FIG. 2 is a perspective exploded view of the various parts of the nozzle in FIG. 1 in their correct positions for assembly;
FIG. 3 is a similar perspective exploded view showing a modification of the nozzle tip; and
FIG. 4 is an axial section a further modified embodiment of the nozzle according to the invention.
The nozzle 1 illustrated in FIG. 1 is mounted in a sleeve-shaped connecting member 2 at the end of an oil supply pipe 2' and surrounded by a cylindrical outer casing 3 through which air is blown to the region about the mouth of the nozzle. 4 designates an electrical ignitor.
The nozzle 1 in FIG. 1 resembles an ordinary burner nozzle but is of the construction shown in FIG. 2 which differs from conventional constructions int. al. by the nozzle tip being a separate element.
The nozzle shown in FIG. 2 consists of four separate elements, viz. a nozzle body 5, a nozzle tip 6, a needle 7 and a needle and filter holder 8.
The nozzle body 5 shown in FIG. 2 is substantially of the same outer shape as a conventional nozzle body from which the nozzle tip is cut away. In the nozzle according to the invention the nozzle tip 6 is formed by a separate element which is insertable in the body 5 from the rear open end of the body such that the nozzle tip with its front end portion 9 protrudes through a central hole 10 at the front end of the body 5 some distance beyond the body. The nozzle tip 6 is hat-shaped and a conventional oil discharge opening 11 is provided in the top end thereof. At its rear end the nozzle tip 6 has a flange-like shoulder 12 which after the insertion of the nozzle tip 6 in the body 5 snugly engages a seat 13 of complementary shape in said body. A sealing ring of suitable material may be disposed between the surfaces 12 and 13. After insertion of the nozzle tip 6 in the body 5 these parts together have the outer appearance of the nozzle 1 in FIG. 1, which fundamentally coincides with the outer appearance of a conventional burner nozzle.
The nozzle needle 7 is a cylindrical member having a frusto-conical tapering end 14 which, as is the case in conventional nozzles, is adapted to engage a conical bottom surface at the bottom of the nozzle tip 6, from where the discharge opening 11 extends, and to define by means of its, for instance planar, end 14' to define a turbulence chamber in the nozzle tip of the same type as the turbulence chamber in conventional burner nozzles. Like conventional nozzle needles, the needle 7 has a number of helical or oblique channels 15 provided in the frusto-conical front end surface 14 to impart a rotary movement to the oil while letting it pass to the turbulence chamber.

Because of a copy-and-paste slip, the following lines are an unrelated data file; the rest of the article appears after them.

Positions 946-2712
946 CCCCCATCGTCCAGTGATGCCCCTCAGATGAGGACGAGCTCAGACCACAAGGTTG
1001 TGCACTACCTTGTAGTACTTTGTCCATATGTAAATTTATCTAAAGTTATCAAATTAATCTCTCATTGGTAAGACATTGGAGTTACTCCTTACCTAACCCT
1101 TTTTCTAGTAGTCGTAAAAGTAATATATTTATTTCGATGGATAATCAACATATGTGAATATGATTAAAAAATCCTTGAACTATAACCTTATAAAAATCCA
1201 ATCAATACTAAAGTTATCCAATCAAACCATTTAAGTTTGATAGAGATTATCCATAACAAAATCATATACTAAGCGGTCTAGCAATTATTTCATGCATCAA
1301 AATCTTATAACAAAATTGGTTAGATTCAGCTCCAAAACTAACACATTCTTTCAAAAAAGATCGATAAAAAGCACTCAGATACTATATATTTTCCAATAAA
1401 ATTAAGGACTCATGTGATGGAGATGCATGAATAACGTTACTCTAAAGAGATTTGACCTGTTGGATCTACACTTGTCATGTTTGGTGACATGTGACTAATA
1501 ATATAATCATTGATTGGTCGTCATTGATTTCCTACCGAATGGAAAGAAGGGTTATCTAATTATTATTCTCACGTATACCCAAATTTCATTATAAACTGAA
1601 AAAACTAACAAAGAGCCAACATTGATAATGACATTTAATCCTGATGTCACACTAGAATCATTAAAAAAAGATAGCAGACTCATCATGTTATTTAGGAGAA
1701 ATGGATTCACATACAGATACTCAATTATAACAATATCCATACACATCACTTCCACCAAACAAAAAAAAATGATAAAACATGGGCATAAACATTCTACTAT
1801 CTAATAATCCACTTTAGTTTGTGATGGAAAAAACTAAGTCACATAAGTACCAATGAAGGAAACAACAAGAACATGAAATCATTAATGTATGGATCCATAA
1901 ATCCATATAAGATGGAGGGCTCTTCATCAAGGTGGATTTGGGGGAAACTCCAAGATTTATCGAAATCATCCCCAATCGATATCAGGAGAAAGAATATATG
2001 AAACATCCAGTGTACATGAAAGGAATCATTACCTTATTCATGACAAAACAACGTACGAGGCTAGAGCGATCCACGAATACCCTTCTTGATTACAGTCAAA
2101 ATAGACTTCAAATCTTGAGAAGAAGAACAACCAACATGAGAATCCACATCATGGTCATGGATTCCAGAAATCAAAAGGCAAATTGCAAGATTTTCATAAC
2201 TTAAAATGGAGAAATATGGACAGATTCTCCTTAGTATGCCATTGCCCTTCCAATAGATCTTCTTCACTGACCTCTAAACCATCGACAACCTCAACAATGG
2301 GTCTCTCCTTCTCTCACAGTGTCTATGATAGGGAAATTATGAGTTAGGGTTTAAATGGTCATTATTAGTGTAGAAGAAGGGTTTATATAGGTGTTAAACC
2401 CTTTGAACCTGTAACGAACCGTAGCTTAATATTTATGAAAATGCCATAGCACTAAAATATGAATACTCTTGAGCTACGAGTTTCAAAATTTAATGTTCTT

The needle and filter holder 8 is in a form of a sleeve having an externally threaded sleeve wall 16 for engagement with an internal thread 17 of the nozzle body 5. The sleeve 16 has a sufficiently large diameter to accommodate the rear end portion of the needle 7 and a cylindrical oil filter 18 disposed on the needle, said sleeve having a rear end wall 16' which serves to support the rear ends of the needle 7 and the filter 18. A hexagonal hole or a bottom hole of hexagonal shape (see FIG. 3) for a hexagon socket head wrench may be formed in said rear end wall. A supporting surface (not shown) for the front end of the filter 18 is arranged in the rear end of the hat-shaped nozzle tip.
The hollow space in the nozzle tip has a slightly larger diameter than the needle 7 such that after insertion of the front end portion of the needle 7 in the nozzle tip 6 to realize engagement between the annular frusto-conical surface 14 and a corresponding supporting surface at the bottom of the nozzle tip 6, an annular space is defined between the circumferential surface of the needle 7 and the inner circumferential surface of the nozzle tip 6. The wall 16 of the sleeve is provided with inlet holes 19 for oil which has to pass through the filter 18 to reach the turbulence chamber in the front end of the nozzle tip 6.
The externally threaded sleeve 8 is meant to be screwed into the body 5 which for this purpose has an internal thread. When the elements are assembled and the sleeve 8 screwed into the body 5, the shoulder surface 12 of the nozzle tip 6 is applied against the seat 13 of the body 5 and the front end 14 of the needle 7 engages the bottom of the nozzle tip 6 in the manner described, the elements being kept firmly together by the screw connection established between the sleeve 8 and the body 5, while the rear end portion of the sleeve having the oil inlet holes 19 extends freely rearwardly from the externally threaded rear socket 20 of the body 5, said socket being arranged to be screwed in a conventional manner into the connecting member 2 of the oil pipe 2' (see FIG. 1). In the assembled position shown in FIG. 1 that part of the sleeve 8 which extends rearwardly from the threaded socket 20 of the nozzle body 5 projects freely into the connecting member 2 so that oil can enter through the oil inlet holes 19 of the sleeve 8.